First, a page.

The second to guard the king's house (2 Chronicles 23:5, not the royal palace, but the young king's place of residence in the temple), at the gate behind the guard, i.e. the gate of the guard (2 Kings 11:6; 2 Kings 11:19), the gate leading from the temple court to the royal palace on Zion; or else this division had to guard the royal avenue to the temple from the palace outside, they watching from a post in the outer courts what went on in the palace. The third to guard the house (the temple) "that it be not broken down" (Keil, "to ward off" intruders), "to be guards ('porters') of the thresholds" (of the ascent to the temple, 1 Chronicles 9:19 margin, 2 Chronicles 23:4 margin). Jehoiada furnished them with David's weapons stored in the temple. Some of the royal "guard," on whom the captains could rely, were with the Levites (2 Chronicles 23:12; 2 Kings 11:13).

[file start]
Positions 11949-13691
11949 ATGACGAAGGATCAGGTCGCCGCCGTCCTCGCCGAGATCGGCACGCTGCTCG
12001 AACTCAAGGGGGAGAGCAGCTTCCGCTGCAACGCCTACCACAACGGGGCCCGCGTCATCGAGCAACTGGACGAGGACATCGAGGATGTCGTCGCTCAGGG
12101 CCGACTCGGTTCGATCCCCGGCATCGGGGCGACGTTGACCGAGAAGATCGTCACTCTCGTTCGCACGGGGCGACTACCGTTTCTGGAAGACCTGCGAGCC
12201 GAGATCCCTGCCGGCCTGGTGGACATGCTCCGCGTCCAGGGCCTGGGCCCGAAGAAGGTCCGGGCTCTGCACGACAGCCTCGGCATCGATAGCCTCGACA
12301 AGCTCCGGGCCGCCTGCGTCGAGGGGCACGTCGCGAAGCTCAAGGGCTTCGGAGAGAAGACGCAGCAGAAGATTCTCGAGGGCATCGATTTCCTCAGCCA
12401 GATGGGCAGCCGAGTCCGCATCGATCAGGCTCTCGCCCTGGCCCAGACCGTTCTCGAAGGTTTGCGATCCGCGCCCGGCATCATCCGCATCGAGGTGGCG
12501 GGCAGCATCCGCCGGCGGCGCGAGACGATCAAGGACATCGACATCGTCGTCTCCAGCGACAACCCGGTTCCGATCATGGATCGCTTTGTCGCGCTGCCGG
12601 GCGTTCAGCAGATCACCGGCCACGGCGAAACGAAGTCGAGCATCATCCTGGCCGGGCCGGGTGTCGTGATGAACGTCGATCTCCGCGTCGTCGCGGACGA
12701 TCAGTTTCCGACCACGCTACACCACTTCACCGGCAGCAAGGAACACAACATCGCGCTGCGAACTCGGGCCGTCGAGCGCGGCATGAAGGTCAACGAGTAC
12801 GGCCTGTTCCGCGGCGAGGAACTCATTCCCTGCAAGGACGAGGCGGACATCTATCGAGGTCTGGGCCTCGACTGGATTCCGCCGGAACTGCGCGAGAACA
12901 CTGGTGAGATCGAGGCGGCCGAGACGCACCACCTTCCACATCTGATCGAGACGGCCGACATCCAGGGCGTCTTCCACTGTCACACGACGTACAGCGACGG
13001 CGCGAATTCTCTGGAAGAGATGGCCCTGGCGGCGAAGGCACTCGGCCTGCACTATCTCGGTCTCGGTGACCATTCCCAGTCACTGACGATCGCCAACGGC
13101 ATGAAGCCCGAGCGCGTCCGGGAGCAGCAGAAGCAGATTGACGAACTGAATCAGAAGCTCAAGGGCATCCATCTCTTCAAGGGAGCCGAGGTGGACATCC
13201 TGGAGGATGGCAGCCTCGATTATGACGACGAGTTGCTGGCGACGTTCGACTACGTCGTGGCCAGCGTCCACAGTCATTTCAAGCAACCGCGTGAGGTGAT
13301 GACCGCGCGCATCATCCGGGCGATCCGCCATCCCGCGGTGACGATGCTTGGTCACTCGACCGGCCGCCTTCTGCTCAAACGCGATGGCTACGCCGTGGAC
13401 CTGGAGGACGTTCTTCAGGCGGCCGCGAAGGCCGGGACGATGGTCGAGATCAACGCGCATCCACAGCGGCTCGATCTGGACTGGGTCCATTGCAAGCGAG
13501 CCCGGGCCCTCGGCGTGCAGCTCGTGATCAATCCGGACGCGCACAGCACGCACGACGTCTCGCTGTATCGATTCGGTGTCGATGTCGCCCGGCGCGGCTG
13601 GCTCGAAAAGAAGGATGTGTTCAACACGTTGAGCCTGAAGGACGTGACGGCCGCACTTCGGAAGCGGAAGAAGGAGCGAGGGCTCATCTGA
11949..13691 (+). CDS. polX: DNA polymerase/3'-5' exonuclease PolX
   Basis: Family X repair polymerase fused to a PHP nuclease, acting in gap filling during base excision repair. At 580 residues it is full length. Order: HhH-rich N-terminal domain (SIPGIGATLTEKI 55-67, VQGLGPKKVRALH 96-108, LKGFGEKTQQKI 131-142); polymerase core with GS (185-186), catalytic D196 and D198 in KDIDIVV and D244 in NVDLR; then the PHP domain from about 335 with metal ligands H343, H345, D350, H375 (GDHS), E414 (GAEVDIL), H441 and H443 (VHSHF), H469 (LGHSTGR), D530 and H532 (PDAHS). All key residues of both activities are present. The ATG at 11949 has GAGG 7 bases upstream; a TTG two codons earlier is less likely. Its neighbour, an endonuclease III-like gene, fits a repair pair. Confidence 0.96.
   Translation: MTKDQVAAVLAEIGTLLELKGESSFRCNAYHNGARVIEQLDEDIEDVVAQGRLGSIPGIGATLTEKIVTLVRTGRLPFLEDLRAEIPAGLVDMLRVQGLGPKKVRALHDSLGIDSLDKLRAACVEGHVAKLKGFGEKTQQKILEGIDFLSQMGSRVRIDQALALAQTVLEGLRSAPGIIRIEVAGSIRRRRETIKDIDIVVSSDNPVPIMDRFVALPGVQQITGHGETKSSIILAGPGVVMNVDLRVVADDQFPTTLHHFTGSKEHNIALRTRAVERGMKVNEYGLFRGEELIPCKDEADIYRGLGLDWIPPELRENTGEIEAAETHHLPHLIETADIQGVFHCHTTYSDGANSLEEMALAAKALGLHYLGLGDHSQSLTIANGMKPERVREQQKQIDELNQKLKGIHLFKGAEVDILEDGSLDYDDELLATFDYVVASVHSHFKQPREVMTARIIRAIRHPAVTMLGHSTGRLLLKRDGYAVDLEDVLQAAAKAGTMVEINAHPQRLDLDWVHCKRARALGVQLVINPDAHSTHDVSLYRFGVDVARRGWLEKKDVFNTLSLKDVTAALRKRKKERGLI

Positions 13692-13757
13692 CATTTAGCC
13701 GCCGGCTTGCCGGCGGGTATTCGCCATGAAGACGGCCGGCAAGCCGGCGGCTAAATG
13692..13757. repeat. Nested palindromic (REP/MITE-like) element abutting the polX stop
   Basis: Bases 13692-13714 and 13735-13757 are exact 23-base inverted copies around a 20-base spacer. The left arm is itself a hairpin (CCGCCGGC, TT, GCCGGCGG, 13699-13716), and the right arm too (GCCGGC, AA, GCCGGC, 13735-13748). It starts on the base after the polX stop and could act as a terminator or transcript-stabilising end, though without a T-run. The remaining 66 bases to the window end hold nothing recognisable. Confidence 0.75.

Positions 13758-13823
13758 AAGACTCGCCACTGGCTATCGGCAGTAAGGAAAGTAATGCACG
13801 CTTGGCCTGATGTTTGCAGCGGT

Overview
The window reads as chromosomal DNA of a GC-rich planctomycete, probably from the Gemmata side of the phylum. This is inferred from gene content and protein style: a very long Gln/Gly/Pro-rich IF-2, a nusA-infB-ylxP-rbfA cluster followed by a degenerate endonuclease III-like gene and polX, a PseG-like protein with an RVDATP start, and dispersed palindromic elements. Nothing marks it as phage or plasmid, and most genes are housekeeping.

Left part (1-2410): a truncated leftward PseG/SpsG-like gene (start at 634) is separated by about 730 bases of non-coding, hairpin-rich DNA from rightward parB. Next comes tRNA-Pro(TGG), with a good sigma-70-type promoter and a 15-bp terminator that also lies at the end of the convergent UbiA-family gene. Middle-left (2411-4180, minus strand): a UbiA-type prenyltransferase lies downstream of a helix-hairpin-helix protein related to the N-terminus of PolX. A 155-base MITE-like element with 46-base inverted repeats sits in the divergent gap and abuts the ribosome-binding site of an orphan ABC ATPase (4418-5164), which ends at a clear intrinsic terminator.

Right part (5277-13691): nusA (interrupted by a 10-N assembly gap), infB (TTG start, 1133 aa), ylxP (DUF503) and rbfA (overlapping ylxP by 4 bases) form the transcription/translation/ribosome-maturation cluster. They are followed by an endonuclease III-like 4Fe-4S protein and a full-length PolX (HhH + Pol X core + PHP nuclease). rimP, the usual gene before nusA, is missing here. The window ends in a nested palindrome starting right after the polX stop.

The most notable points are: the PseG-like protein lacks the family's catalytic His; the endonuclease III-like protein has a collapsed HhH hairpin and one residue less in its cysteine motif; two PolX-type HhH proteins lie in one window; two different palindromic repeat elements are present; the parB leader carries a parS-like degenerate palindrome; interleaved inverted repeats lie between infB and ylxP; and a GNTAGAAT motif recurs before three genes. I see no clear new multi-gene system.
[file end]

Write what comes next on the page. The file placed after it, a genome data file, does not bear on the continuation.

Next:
Those relieved on the sabbath, whom Jehoiada still retained (for "he dismissed not the courses," 2 Chronicles 23:8) kept watch of Jehovah's house about (in respect to) the king (2 Kings 11:7) in two divisions; these answer to (2 Chronicles 23:5) "all the people (the remainder besides the three bodies under the captains) in the courts of the house of Jehovah" (2 Kings 11:13; 2 Kings 11:19). The whole royal body guard, probably after Athaliah's slaughter, joined the people in the courts, to lead the king thence to the palace; at all events the relieved Levite guards were with the people in the courts, and probably some of the royal guards who took share in the plot. 2 Kings emphasizes the part performed by the royal body guard; 2 Chronicles that performed by the Levites: there is no irreconcilable discrepancy. The guard and people kept to the courts, none but the priests and consecrated Levites entered the holy place (2 Chronicles 23:6).